warning: if you are from Texas, this post may offend you. But as a west coast gal, I just can't help myself. There is a reason we didn't survive in Texas very long.
Eli and I arrived in Texas on Wednesday night, late. Our plane left Vegas around 5:15 pm. I didn't check any bags because, let's face it, I'm cheap. So I pushed Eli's stroller, with the car seat attached and wore him in the Ergo. I put my carry-on in the stroller and pulled my suitcase. I'm sure everyone thought I was nuts. I am.
I gate-checked the stroller and car seat. Eli sat in my lap for the flight. As we loaded the plane, I carried by bag and my suitcase. When I got to my seat, I was hoping that someone would help me put my suitcase in the over head storage, considering I was wearing a baby and all, but that didn't happen. In fact, the guy sitting in my row just stared at me as if I had 17 eyes. Good thing I'm strong enough to lift a suitcase over my held, while wearing a baby.
Anyways, we landed at DFW around 10. And as if that airport isn't confusing enough, they have most of the exits out of the terminal blocked off that late at night. I must have walked almost the entire C terminal before finding the only set of round-about doors to get out. Now just imagine me, pushing a full sized stroller, wearing a baby, pulling a suitcase trying to fit into that turning door. I fit it all in with centimeter to spare. Seriously, centimeters. And then to get it to turn, I had to inch my way. It probably took a good 3 or 4 minutes. The whole time an airport employee is just staring at me, as I look at her with a face as to say, "seriously? there isn't another door I can go through?" It was ridiculous.
And so, my first impression being back in Texas was, I'm starting to remember why we weren't so fond of this place.
From there I found the elevator downstairs so I could catch the shuttle to rental car. But once inside the elevator I discovered that no floor was labeled. I had no idea which button to push and where to get off. So that was fabulous. Thankfully a nice man was standing at the doors when they opened and he kindly escorted me to the shuttle pick up location.
We picked up our rental car. By now it was nearing 11:00. I was tired. Oh man, was I tired. As we exited the rental car area, I had no idea where I was going. That airport is so poorly marked. The sign that said exit had an arrow pointing me back into the rental car place. So I know I looked like a mad person making u-turns, trying to find my way out.
And on top of that, when I finally got out of the DFW airport (for those of you not familiar with it, that place is basically a small, or decent-sized city, and it's confusing, especially at night), I was completely turned around. One thing I struggled with a lot in Texas is that because it's flat, there are no major landmarks to use as reference points. In Las Vegas, we are surrounded by very distinct mountains. Don't know where you are, find a mountain that you can identify and re-orientate yourself. But in Texas, in the dark, there is nothing. Just lots of trees and flatness.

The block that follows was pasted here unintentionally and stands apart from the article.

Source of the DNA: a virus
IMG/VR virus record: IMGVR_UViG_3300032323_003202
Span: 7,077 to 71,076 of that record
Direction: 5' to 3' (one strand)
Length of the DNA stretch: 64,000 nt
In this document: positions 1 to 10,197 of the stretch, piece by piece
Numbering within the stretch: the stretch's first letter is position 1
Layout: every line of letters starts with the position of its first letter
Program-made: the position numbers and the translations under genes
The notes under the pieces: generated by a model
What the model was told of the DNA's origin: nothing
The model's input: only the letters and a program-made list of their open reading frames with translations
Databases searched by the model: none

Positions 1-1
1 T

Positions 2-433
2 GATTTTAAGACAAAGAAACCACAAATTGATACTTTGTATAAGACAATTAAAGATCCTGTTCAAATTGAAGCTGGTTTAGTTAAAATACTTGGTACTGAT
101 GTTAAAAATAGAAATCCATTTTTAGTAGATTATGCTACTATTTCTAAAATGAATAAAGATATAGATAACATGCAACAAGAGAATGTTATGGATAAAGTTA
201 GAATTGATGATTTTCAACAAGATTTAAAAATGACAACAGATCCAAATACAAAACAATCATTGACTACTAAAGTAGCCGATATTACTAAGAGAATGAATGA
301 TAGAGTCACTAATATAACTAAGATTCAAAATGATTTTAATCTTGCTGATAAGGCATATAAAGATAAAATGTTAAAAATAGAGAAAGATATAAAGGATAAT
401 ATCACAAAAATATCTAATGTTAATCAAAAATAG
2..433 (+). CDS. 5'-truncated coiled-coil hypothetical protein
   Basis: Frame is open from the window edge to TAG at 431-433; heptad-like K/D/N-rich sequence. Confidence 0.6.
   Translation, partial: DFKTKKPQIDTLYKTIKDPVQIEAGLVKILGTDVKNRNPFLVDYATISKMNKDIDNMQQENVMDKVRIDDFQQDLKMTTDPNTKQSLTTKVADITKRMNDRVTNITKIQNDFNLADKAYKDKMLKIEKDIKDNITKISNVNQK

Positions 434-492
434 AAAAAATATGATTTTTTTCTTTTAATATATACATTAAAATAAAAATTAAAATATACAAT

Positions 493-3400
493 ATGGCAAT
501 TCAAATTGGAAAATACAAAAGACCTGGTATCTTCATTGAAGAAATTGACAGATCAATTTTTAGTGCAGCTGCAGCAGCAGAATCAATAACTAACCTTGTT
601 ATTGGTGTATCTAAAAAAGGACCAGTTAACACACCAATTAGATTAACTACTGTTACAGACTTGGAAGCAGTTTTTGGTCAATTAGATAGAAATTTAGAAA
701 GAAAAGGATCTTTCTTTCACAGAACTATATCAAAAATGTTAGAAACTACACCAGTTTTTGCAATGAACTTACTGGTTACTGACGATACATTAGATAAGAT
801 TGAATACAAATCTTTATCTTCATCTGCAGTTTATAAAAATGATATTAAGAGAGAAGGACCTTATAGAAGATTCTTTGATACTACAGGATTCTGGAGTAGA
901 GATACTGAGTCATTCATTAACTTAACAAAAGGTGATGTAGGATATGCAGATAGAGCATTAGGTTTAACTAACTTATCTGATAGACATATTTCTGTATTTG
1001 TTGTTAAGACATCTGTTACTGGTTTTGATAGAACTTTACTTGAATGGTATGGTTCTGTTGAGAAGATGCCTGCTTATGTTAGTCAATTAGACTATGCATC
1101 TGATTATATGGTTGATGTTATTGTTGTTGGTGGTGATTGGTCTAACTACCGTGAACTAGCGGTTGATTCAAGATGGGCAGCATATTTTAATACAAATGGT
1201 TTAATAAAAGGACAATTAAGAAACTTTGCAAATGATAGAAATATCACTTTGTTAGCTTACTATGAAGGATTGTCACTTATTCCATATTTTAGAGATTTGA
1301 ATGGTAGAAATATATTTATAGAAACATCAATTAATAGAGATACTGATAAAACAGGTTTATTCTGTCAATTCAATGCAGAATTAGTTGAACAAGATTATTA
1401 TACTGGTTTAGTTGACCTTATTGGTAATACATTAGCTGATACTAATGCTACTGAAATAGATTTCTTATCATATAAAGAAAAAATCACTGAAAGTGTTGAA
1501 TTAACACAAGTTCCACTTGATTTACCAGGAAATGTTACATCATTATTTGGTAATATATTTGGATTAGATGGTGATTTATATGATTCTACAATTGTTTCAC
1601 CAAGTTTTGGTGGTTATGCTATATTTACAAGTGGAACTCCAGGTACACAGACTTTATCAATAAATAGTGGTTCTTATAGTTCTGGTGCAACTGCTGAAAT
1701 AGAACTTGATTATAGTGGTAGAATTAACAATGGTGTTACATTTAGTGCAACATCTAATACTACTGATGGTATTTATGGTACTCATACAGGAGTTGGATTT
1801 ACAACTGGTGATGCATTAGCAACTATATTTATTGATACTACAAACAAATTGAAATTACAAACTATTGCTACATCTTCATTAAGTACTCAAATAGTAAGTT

So I drove for quite a while, going the wrong direction, my phone being absolutely no help. The freeway is under construction, because it always is, so all the entrances are blocked and the signs are no help. And generally, I have a really good sense of direction. I hardly ever get lost and I don't generally need a lot of guidance or direction to find a place. But in Texas, that all goes out the window.
I told Ben later that night, there was a point that I almost just pulled over and cried. It was late. It was dark. I was alone with a baby. I had no idea where I was or how to get to where I was going.
But instead of crying, I sucked it up, I pulled up google maps. I did a serious map study. I found some landmarks, mostly restaurants, and re-oriented myself. At that point I realized how far southwest I had gone. I needed to be on the northeast side of the airport. Awesome.
After finding a place that was open, to pick up a bite to eat, we made it to the hotel some time before midnight. We checked in, set up the pack 'n play for Eli (thank you Lauren!!) and settled in. I ate my dinner and called Ben to report we had, in fact, made it safely, and then crashed for the night.
I told Ben on the phone, I was reminded, within minutes of being back in Texas, of all the things we complained about when we lived there. It's funny how when you've been away from a place or a person, even, for a while, you forget all the bad. You mostly remember the good. That is, of course, until you meet again.
But don't worry. My trip wasn't all bad. In fact, it was mostly good, mostly awesome. My purpose and reason for being there could not be thwarted by all the Texas-ness I encountered. And I promise, I'll share how fantastic the National Right to Life Convention was, because it was awesome.